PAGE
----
At Foodtree, our early goal was to build a “digital farmers market” that connected people to the origins of their food. Our earliest users were foodies, food bloggers, and small food producers. They would use our mobile app or website to upload photos of their foodstuffs and tag it with origin metadata.

It was essentially crowdsourced food provenance, and we quickly realized that small to mid-sized local food producers were getting a lot of brand and marketing value out of the content being shared on the network.

We also realized that there really wasn’t a lot of room for those particular types of businesses to pay for new services – the margins in the food business are thin. On top of that, those business owners are incredibly busy growing, harvesting, transporting, and selling their food. We faced very real problems that would hinder distribution and adoption. Our path to revenue wasn’t clear.

As we were testing our early product while the farmer’s market season opened up, we met an organization that wanted to improve their website’s ability to show consumers origins and meta data for the food they certified. Along with a complete refresh of their website itself, this “provenance element” piqued our interest and we began discussing the project as a potential win-win for both companies.

As the deal came together, it looked like a great fit.

Looking back now, though, I can see clearly that it was too good to be true and that it had significant unforseen impact on our startup. We had taken on a Not Perfect Customer, and it ended up hurting us.

Let’s look at how and why that happened, and what you might do to avoid taking on a “not perfect customer” of your own.

What’s A Not Perfect Customer?

Originally, I planned on writing this post about my experience with the “wrong” customer. When I thought about it, though, the idea that you’d make the mistake of working with the wrong customer seems to imply you get it all wrong. That’s just not the case.

Landing the wrong customer will likely feel as if you’re landing the right one.

I think the signs you’re looking for to avoid the kind of customer that negatively impacts your progress are signs that suggest they aren’t a perfect fit for you. They’re “not perfect” but you find yourself moving forward with them for reasons I explore below.

Why We Signed A “Not Perfect Customer”

We all know that hindsight makes us experts, so it’s worth discussing why we pursued a Not Perfect Customer in the first place.

  • The revenue: This was our first big customer deal, so it was also the first large payment we collected. We were running out of money so the revenue lengthened our runway.
  • The validation: Signing a customer is a great validation signal for investors, employees, and other potential customers.
  • The use case seemed to fit: It felt as if the functionality they needed on their new website was perfectly in line with the direction we wanted to take our own product. It felt as if we’d found someone to fund internal product development.

Our Dangerous Assumptions

Looking back there were assumptions we made about the deal that came back to bite us. Some of these assumptions were:

  • Things go according to plan: Especially with larger B2B deals, the opposite is true. When I looked back on our original planning document six months after we’d started working together, I literally broke down laughing at how naive we’d been about the scope of the project.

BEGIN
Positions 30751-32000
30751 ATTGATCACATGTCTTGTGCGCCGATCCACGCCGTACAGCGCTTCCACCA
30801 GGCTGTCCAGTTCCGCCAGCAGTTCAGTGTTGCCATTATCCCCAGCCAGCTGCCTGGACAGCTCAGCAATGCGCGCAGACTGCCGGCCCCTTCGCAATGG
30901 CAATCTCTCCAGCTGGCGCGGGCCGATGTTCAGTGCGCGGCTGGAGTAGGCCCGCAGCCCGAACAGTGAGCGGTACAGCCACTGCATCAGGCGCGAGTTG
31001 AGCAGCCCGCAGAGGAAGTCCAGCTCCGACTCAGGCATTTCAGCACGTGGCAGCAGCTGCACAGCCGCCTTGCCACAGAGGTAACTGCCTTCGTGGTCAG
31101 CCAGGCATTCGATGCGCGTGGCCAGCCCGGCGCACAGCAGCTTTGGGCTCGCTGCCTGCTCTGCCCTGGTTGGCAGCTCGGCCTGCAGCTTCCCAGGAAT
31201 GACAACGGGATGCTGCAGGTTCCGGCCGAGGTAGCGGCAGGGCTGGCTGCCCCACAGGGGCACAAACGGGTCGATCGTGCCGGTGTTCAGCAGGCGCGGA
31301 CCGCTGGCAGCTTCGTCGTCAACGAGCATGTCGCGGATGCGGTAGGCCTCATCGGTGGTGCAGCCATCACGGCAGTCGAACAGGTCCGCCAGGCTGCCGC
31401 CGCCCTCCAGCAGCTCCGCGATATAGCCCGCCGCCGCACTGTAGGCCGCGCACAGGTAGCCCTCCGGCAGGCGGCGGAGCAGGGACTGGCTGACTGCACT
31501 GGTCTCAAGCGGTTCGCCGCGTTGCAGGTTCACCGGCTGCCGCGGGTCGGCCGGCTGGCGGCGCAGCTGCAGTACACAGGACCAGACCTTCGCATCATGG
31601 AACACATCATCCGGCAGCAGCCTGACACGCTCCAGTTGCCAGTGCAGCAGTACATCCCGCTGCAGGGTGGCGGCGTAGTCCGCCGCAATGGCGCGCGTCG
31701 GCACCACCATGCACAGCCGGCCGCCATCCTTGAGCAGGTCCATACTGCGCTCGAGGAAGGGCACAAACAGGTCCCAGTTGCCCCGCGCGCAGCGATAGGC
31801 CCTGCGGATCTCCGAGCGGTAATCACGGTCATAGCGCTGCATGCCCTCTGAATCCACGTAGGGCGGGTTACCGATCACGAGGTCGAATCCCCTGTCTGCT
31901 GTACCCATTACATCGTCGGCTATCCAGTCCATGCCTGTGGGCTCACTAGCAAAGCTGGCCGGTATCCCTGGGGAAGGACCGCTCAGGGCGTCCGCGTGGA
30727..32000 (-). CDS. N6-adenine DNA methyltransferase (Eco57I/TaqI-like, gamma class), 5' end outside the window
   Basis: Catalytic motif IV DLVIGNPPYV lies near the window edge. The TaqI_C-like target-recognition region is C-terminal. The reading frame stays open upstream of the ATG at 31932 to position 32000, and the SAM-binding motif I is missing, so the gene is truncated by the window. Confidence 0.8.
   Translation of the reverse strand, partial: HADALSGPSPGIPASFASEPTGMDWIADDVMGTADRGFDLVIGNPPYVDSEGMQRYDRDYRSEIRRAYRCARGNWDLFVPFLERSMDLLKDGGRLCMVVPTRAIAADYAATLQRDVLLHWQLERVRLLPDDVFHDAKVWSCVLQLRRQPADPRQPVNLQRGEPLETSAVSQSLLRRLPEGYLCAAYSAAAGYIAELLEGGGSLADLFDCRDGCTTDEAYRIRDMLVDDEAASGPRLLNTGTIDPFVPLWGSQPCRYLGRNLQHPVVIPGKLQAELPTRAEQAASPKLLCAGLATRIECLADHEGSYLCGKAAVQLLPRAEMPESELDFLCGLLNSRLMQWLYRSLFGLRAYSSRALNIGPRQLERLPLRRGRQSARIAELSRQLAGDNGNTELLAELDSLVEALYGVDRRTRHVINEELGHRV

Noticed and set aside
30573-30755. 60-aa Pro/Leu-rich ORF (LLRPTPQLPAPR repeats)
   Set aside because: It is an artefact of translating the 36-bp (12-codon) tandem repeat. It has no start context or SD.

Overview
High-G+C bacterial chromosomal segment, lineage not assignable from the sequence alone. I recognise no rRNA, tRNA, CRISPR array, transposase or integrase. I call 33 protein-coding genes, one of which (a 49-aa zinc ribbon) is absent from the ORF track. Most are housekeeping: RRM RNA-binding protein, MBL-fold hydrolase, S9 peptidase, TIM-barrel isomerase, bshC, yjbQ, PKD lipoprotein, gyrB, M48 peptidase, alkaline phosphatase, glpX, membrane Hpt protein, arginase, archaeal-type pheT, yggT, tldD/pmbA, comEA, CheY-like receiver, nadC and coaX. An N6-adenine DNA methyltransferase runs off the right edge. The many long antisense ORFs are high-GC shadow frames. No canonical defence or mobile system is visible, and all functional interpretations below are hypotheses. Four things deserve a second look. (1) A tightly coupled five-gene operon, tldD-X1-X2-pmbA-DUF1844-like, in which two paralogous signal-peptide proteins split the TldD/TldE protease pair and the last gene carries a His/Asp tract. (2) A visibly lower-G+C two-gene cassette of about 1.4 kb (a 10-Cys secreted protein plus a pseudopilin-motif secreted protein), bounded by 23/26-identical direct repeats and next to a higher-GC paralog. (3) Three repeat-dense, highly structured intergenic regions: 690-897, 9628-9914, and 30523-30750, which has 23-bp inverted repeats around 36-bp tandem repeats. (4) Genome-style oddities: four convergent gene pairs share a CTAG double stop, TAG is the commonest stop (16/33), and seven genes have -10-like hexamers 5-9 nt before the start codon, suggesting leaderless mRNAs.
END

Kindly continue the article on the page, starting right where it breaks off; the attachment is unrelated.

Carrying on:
• Things happen on time: This is also a very dangerous assumption, in that almost everything takes three or four times longer than you’d expect when working with bigger businesses. We’d planned on a two month engagement (or thereabouts) to get us to launching their site. I think we launched it six months later, and I did my last bit of support for them over a year after we’d begun.
  • Support will be minimal: In all probably 70% of the time we spent on this project would be considered support. We’d conceptualized the project as a “simple website build”. It was nothing of the sort.

Some Critical Mistakes We Made

I think some of the signs we missed when we orchestrated our deal with a Not Perfect Customer are instructive for other startups in a similar situation. You’re eager to land customers (and should be) so you convince yourself these things aren’t important, but in reality they will be.

  • We agreed to build “other stuff”: We were interested in the deal because there was a piece of the new site which could be handled by our product. Having a customer pay for your product dev is great, but agreeing to build other things for them burns precious resources on non-essentials. A startup doesn’t have the luxury of devoting resources to non-core activities. This is very hard to remember in the face of a potential deal.
  • We were working with a committee: We didn’t foresee the number of different people and departments who’d decide to have input on the final deliverable. This alone added months to turnaround cycles and resulted in long lists of added tweaks and adjustments throughout the project.
  • We didn’t plan for the learning curve: I think it’s very important to assess the technology IQ of an organization you’re going to work with, because overestimating it can severely impact the level of support you’re forced to provide. Like I said, we spent an inordinate amount of time onboarding their team to the new site and how it would change their internal processes. A simple change you might take for granted at your startup can create meaningful ripples in other organizations, and you’re not done until the customer can use your deliverable.